How the film came about:
The 2000 Montpellier performance of Compagnie TchéTché was my original inspiration for the film. TchéTché’s performance so startlingly rocked me, including the unforgettable realization that I had never, ever seen women—anywhere—move with such daring and physicality, I was catapulted into a new area of the research I dance I had conducted in Africa and the United States for almost thirty years at that point (since 1973). In addition to Béatrice Kombé of TchéTché, I met other extraordinary artists, Germaine Acogny, Salia Sanou, Seydou Boro, Boyzie Cekwana, among them. Returning to the U.S. energized and inspired, I embarked on a mission to include this movement as quickly as possible in my work at the Center for World Arts at the University of Florida. I wanted to learn more, see more, educate the public and my students about this invigorating vision of Africa, and, mostly, ensure that the work become more broadly known, appreciated, and supported in the U.S. and elsewhere. In spite of some excellently coordinated work in New York (Inroads Africa in 1996) and Montreal (Festival International de Nouvelle Danse in 1999), many students, scholars and audiences in the United States were, by and large, unaware of the developments of this art form. Americans’ lack of exposure coupled with prevalent notions of how Mother Africa “should” dance could make it difficult for such artists to show their work and to take part in the larger U.S. conversation about contemporary dance. Furthermore, economic challenges for artists and arts presenters on both sides of the Atlantic could seriously limit interaction, and since public performance and critical attention is key to artistic livelihood, both needed a foundation for growth. Finally, the xenophobic excesses of visa officers and new government regulations regarding immigration could threaten the most solid of artists’ contracts, particularly post 9/11.

Linking concerns about the American (near) tabula rasa regarding this work, with an opportunity to collaborate with U.S. presenters in creating a U.S. tour for the three winners of Sanga II, I decided to shape a scholarly conference/arts festival/documentary film featuring, in part, the prize-winning companies. I engaged diverse African artists and Africanist/arts scholars living in and outside of Africa interested in positioning African contemporary dance in a context for discussion and examination, and created an open call for papers, as well. UA Presents of University of Arizona, 651 Africa and Lisa Booth Management in New York, and University of Florida Performing Arts, and Center for World Arts, partnered to create the first US tour of the 2001 1st, 2nd and 3rd prize winners of Sanga II: the Fourth African and Indian Ocean Choreographic Competition – Rary (Madagascar), Konga Ba Téria (Burkina Faso), and Sello Pesa (South Africa). If the artists had won a pan-African competition and had subsequently, and successfully, toured 26 venues in Africa and Europe, the work would surely provide a valid example of the companies’ own individual aesthetics, and provide an indication of the aesthetic of the competition, as well. Would the work mean a revolution in the sense of totally new, a break with what had come before…or an evolution unfolding from the vast (if under-studied) history of dance that embodies the continent…or was it to be both, as the etymology of Movement (R)evolution suggests? Revolution or evolution—or both—the form could provoke new dialogue and interaction among artists and their audiences. While co-presenters and I believed that the form merited increased attention, now U.S. artists, scholars and audiences—often distanced from global developments in the arts—could decide for themselves. Thus a conference/festival/film was born.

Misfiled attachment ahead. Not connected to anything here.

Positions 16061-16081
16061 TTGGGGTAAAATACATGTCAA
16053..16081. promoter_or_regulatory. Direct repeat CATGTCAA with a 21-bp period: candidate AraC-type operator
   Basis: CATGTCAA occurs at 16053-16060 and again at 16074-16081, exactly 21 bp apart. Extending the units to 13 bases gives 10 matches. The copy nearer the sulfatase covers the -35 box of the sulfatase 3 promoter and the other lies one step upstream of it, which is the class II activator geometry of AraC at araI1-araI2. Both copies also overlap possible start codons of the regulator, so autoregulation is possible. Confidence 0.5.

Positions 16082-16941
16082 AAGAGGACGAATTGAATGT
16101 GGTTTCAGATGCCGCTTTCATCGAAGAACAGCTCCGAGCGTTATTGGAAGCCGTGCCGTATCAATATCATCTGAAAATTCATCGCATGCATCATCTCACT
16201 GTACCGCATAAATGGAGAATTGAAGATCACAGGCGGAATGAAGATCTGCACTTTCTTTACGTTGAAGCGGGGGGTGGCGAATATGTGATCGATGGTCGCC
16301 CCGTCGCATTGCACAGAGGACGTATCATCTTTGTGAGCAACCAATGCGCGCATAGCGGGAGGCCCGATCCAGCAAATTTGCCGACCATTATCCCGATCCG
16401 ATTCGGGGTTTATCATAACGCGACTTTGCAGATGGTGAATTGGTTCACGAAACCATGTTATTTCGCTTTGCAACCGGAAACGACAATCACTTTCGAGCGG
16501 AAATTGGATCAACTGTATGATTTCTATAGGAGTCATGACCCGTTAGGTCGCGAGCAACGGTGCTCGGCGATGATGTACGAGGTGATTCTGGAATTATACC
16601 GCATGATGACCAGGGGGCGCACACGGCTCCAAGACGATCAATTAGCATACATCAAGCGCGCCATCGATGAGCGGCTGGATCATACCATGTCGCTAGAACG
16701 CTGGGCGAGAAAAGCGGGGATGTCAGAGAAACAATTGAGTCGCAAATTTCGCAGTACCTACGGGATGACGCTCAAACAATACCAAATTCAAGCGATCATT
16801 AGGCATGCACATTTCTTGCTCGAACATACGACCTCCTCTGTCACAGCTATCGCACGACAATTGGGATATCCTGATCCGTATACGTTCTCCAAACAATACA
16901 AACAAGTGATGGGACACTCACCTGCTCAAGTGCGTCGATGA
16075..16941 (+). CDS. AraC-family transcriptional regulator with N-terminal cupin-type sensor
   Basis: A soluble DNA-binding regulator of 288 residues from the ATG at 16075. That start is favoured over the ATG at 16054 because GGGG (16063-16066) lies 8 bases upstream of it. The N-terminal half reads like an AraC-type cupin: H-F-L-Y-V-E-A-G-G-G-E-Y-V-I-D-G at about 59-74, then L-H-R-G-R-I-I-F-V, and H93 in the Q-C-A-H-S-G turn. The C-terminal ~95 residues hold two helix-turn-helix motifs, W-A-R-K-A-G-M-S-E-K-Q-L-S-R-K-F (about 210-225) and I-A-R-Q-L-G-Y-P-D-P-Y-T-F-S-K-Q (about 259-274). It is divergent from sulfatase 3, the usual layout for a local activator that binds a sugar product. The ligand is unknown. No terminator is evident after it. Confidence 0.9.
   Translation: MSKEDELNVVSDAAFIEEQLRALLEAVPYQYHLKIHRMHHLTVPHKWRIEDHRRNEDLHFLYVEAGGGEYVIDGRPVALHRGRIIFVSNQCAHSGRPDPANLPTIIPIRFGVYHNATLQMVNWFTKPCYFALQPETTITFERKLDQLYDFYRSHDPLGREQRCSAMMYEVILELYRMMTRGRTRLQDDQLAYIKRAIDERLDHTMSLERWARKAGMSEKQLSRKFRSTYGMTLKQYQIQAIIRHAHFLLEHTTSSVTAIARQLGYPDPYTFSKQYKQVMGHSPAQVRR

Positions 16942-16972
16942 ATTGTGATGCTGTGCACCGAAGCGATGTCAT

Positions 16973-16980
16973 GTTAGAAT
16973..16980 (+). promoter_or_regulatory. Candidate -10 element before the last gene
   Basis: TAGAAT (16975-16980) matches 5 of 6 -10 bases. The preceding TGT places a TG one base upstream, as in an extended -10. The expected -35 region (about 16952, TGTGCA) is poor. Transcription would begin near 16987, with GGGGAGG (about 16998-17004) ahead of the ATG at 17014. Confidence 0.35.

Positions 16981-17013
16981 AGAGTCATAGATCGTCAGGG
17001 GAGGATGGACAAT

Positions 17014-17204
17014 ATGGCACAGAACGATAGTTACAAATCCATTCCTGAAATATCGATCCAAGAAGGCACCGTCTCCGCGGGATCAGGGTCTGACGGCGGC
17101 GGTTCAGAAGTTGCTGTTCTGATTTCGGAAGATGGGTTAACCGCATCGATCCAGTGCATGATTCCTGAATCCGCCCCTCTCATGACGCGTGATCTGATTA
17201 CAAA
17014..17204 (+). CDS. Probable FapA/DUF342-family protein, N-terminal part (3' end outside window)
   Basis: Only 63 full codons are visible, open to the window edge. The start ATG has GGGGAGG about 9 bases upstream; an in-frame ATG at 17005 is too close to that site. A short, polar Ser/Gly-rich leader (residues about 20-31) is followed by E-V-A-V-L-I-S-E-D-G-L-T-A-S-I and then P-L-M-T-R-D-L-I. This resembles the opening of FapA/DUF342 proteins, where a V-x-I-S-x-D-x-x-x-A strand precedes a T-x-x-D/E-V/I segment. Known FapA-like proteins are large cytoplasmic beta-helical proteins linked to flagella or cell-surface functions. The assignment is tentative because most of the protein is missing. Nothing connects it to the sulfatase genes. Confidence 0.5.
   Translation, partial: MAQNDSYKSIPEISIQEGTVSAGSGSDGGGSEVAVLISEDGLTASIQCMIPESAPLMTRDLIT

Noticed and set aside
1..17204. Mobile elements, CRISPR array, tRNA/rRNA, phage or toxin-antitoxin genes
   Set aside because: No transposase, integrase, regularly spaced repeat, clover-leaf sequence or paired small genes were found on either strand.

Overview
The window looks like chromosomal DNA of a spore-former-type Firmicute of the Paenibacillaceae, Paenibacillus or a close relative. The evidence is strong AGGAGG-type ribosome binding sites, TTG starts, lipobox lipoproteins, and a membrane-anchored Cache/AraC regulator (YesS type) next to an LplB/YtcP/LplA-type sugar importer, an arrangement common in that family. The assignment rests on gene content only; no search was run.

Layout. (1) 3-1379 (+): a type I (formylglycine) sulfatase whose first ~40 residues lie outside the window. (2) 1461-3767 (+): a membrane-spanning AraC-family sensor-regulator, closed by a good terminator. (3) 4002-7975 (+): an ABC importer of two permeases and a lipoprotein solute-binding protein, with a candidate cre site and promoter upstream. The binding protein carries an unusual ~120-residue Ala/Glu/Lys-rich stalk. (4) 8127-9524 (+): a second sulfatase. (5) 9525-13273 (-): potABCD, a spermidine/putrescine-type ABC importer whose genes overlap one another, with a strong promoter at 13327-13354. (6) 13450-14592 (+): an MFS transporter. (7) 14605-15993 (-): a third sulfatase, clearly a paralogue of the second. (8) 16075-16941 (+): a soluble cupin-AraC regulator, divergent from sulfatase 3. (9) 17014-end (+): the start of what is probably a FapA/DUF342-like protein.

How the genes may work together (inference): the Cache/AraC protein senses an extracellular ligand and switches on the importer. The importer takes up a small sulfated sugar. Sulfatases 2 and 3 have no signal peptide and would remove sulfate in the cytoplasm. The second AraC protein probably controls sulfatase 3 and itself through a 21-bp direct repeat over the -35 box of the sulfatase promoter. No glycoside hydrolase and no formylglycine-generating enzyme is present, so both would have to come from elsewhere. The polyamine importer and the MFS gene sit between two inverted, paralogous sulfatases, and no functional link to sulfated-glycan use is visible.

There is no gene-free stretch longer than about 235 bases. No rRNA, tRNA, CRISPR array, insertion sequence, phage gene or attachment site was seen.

In fall 2003, I also met my co-director and editor Alla Kovgan. Together with Ken Glazebrook, Alla had co-directed and edited the documentary “African Dance: Sand, Drum and Shostakovich” that premiered in New York at Lincoln Center in January 2003. She is a filmmaker and through her work on the earlier film was familiar with the subject matter. Jeff Silva joined the Movement (R)evolution team as the director of photography.

The film "Movement (R)evolution Africa" is dedicated to all those who look to Africa as a source of heritage and inspiration, and to all those who seek to understand dancemaking in the 21st century, and, most particularly, to the artists of the film who have told and danced their stories for history and for the future. Ultimately, Africa’s “movement (r)evolution” invigorates the world contemporary dance community, and, as Germaine Acogny advises us on camera, “…this is only the beginning.”

– Joan D. Frosch, Producer/Director
Movement (R)evolution Africa


© 2012 Movement (R)evolution